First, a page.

82) Model 5-3 (/0.82) Model 5-5 (/0. they are not inflated by social desirability effects.61 61 Model 5-2 (/0. none of the major political culture indicators that figure larger in the democratization literature Á whether trust.32) 0.18 ((/1.69*** (4.19 association activity20 and regime support21 are concerned.31) 0.24) 0.10.52 43 0. When examined more closely.14 ((/1.13) 0.45 61 0. Significance levels: *P B/0.84*** (5.85) 0.56) 0. It should be noted / / . we experimented with various specifications but none worked better than the ones used here. Liberty aspirations. This finding is not an artifact of unusual variable specifications.82) Entries are standardized regression coefficients (b ) with T-ratios in parentheses.12 ((/0. when we take liberty aspirations into account. tolerance or system support Á appears to have a significant impact on post-transition freedom.01. as far as tolerance of outgroups. controlling pre-transition levels of freedom.38*** (3.17 ((/1.Liberalism. by contrast.39** (2.57 61 0. Overt support for democracy can be expressed for a variety of motives.68*** (4. And precisely because they do not make any explicit reference to the term democracy itself.16 (1.16 ((/1. Postmaterialism.66) (/0.08) 0.57*** (3. Indeed.22 This might seem to be particularly surprising in the case of overt support for democracy. reflect intrinsic support for the core values of democracy.52 59 0. which do not necessarily reflect intrinsic support for the values that are crucial to democracy (Inglehart & Welzel 2003). **P B/0. however.02 ((/0. overt support for democracy is often more widespread in authoritarian societies than in established democracies: it can reflect a shallow lip service to a fashionable word. ***P B/0.04 ((/0.88) (/0. As Table 7 demonstrates.02) Model 5-4 (/0. because it explicitly measures the extent to which people say favorable things about democracy: the linkage with democracy seems so obvious that it is often assumed to be self-evident that overt support for democracy is the ultimate measure of a democratic political culture.99) 0.61*** (4. For example.97) 0. this assumption does not hold up.18 political trust.001. and the Growth of Freedom 99 Table 6 The Impact of Postmaterialist Liberty Aspirations on Changes in Civil and Political Freedom Controlling for Socio-Structural Factors Dependent variable: Post-transition level of civil and political freedom 1998 Á/2003 Model 5-1 Pre-transition level of DV 1983 Á/1988 Postmaterialist liberty aspirations (three items) 1989 Á/97 Gross Domestic Product/ capita 1995 Ethnic fractionalization index 1990s (Alesina) Gini-coefficient for income inequality 1995 Percent protestants around late 1980s Region average of dependent variable Adjusted R2 Number of Nations (/0.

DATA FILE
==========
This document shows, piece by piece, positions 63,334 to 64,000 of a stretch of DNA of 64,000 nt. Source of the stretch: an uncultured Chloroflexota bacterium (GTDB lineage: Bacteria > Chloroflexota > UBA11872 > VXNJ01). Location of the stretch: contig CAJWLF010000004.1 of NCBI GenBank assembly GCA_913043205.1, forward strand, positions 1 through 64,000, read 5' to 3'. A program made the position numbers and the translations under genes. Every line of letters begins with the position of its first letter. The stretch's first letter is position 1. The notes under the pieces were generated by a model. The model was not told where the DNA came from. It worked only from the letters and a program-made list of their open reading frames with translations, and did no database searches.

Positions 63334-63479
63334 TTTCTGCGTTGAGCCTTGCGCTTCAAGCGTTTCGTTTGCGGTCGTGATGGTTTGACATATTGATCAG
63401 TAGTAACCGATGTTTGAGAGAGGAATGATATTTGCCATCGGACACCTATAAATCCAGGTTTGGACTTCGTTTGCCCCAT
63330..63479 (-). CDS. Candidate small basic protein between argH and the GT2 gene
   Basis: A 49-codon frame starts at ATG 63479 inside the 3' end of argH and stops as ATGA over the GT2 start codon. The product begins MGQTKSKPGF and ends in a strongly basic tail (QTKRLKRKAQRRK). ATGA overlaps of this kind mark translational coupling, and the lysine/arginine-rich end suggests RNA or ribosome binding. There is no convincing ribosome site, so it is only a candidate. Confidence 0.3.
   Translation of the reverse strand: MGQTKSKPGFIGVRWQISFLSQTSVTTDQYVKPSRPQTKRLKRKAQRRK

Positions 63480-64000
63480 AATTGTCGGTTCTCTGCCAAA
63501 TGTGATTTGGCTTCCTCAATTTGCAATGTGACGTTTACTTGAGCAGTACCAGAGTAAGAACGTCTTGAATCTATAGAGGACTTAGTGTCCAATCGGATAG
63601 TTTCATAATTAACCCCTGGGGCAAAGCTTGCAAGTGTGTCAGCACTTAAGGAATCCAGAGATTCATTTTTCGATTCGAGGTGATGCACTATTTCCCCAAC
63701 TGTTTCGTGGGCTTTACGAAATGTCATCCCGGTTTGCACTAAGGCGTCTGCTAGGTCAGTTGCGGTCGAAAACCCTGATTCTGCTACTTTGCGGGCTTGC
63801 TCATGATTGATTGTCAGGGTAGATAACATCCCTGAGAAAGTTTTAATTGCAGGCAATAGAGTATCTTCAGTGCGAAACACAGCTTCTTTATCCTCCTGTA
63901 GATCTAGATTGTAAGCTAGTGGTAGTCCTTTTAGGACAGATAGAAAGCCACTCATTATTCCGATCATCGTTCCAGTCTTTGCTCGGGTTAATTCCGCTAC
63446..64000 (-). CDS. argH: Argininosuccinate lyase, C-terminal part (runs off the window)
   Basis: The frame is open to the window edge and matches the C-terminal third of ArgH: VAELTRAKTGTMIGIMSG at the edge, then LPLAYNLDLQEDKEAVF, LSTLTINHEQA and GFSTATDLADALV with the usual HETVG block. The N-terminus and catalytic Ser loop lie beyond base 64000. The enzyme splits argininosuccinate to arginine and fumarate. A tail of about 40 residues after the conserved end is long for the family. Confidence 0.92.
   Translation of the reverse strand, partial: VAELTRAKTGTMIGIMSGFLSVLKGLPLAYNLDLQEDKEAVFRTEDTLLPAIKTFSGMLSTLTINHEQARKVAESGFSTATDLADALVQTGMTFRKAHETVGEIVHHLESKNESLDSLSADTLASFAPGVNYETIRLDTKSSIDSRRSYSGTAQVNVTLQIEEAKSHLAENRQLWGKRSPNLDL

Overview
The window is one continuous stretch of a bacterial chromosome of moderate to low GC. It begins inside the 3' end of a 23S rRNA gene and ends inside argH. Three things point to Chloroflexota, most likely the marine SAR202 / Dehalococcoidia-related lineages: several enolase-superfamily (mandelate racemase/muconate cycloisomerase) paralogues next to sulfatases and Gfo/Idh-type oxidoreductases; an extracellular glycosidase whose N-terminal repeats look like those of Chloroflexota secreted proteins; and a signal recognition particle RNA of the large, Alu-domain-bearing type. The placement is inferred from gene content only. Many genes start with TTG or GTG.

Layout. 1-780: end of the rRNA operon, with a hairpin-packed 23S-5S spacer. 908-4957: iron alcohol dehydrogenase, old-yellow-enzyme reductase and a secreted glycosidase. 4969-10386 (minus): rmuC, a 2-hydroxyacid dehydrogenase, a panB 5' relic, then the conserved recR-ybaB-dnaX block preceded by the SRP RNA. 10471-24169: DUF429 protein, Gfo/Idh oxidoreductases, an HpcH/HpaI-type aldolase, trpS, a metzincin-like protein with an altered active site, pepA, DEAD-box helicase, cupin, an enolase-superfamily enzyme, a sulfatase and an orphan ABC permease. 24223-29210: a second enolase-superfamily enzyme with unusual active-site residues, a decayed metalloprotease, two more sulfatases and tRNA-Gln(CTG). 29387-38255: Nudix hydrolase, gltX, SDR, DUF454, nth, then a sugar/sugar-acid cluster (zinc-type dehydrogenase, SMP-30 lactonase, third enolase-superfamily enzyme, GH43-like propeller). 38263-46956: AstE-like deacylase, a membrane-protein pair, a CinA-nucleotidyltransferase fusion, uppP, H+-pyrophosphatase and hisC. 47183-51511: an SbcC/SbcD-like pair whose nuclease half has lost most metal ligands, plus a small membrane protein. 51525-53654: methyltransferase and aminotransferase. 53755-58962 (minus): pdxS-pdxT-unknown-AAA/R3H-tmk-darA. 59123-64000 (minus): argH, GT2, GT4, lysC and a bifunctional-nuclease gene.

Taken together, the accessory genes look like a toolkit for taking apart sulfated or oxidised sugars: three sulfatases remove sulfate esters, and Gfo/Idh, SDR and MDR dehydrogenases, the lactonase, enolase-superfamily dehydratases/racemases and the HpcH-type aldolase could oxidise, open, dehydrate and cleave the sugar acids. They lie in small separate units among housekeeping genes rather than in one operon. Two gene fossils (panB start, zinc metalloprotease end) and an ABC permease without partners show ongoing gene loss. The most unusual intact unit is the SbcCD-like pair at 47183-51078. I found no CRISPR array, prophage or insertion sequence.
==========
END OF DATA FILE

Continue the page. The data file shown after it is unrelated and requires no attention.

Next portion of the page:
but they seem to play a major role in democratization.53 60 Model 6-2 (/0.09 ( (/0. This finding proves to be robust in the face of various methodological and substantive re-specifications. but they do not seem to play a major role in the transition to democracy.40) (/9. Figure 5 illustrates this point.100 C.27) 0.01.72*** (5. Welzel & R. ***P B/0.75*** (5.001.51 61 0. demonstrates that these alternative political culture indicators are relevant to civil and political freedom only insofar as they are linked with liberty aspirations.05 ((/0.55) Model 6-5 (/0. However. Relatively stronger liberty aspirations / / . these mass values have a significant causal impact on democratization. **P B/0.50 61 0.82) 0.98) 0.70*** (5.21) 0. In other words.89) 0.12 ( (/0.05 ( (/0.09 (0. controlling for pre-transition freedom.79) Entries are standardized regression coefficients (b ) with T-ratios in parentheses.02 (0.90) 0. Survey data from earliest available survey of WVS II Á/III.79*** (5. Mass liberty aspirations have been neglected in the previous literature.03 ((/0. Significance levels: *P B/0.18) 0. Inglehart Table 7 The Impact of Postmaterialist Liberty Aspirations on Change in Civil and Political Freedom Controlling for Socio-Cultural Factors Dependent variable: Post-transition level of civil and political freedom 1998 Á/2003 Model 6-1 Pre-transition level of DV 1983 Á/1988 Postmaterialist liberty aspirations (three items) 1989 Á/97 Interpersonal trust 1989 Á/97 Tolerance of potential outsiders 1989 Á/97 Voluntary activity in associations 1989 Á/97 Political trust 1989 Á/97 Preference for democracy mid 1995 Á/97 Adjusted R2 Number of nations (/0. the fact that these correlations break down when we control for liberty aspirations. Conclusion and Discussion This article demonstrates something new: that a specific component of postmaterialist values Á liberty aspirations Á has a strong and significant positive impact on post-transition freedom.35) 0. showing that a cultural indicator’s linkage with civil and political freedom is a linear function of its linkage with liberty aspirations.09 (0. These other aspects of political culture may be conducive to democracy once it is established. that most of the political culture indicators used here show significant zero-order correlations with post-transition freedom.11 (1.05 (0.52 61 0.12) 0.01) Model 6-4 (/0.69) Model 6-3 0.32) 0.49 60 0.71*** (4.10.